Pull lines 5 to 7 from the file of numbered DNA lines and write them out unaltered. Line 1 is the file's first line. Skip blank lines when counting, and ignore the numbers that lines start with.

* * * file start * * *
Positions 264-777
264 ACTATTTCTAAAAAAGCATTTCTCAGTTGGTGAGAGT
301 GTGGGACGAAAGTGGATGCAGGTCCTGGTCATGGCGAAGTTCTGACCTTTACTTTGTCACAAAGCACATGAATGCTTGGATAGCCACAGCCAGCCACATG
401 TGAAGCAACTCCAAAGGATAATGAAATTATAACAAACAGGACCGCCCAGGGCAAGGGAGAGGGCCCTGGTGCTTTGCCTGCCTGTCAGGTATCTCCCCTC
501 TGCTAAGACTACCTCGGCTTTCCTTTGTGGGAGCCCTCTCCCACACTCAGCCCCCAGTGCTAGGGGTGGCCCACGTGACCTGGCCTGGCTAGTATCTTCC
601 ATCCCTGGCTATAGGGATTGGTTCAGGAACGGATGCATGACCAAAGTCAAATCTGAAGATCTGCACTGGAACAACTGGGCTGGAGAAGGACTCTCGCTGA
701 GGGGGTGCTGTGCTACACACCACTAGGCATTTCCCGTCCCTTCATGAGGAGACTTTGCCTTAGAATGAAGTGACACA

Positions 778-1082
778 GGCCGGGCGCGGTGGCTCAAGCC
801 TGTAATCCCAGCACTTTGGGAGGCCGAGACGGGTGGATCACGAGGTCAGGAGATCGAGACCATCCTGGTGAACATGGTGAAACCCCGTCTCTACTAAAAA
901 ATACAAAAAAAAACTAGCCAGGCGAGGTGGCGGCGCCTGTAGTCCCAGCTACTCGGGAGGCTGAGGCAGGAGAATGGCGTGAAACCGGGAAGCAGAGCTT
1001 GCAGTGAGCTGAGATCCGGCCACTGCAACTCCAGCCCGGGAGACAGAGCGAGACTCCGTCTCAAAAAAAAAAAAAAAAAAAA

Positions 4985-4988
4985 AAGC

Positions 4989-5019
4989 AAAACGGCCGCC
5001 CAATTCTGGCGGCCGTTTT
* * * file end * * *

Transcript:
501 TGCTAAGACTACCTCGGCTTTCCTTTGTGGGAGCCCTCTCCCACACTCAGCCCCCAGTGCTAGGGGTGGCCCACGTGACCTGGCCTGGCTAGTATCTTCC
601 ATCCCTGGCTATAGGGATTGGTTCAGGAACGGATGCATGACCAAAGTCAAATCTGAAGATCTGCACTGGAACAACTGGGCTGGAGAAGGACTCTCGCTGA
701 GGGGGTGCTGTGCTACACACCACTAGGCATTTCCCGTCCCTTCATGAGGAGACTTTGCCTTAGAATGAAGTGACACA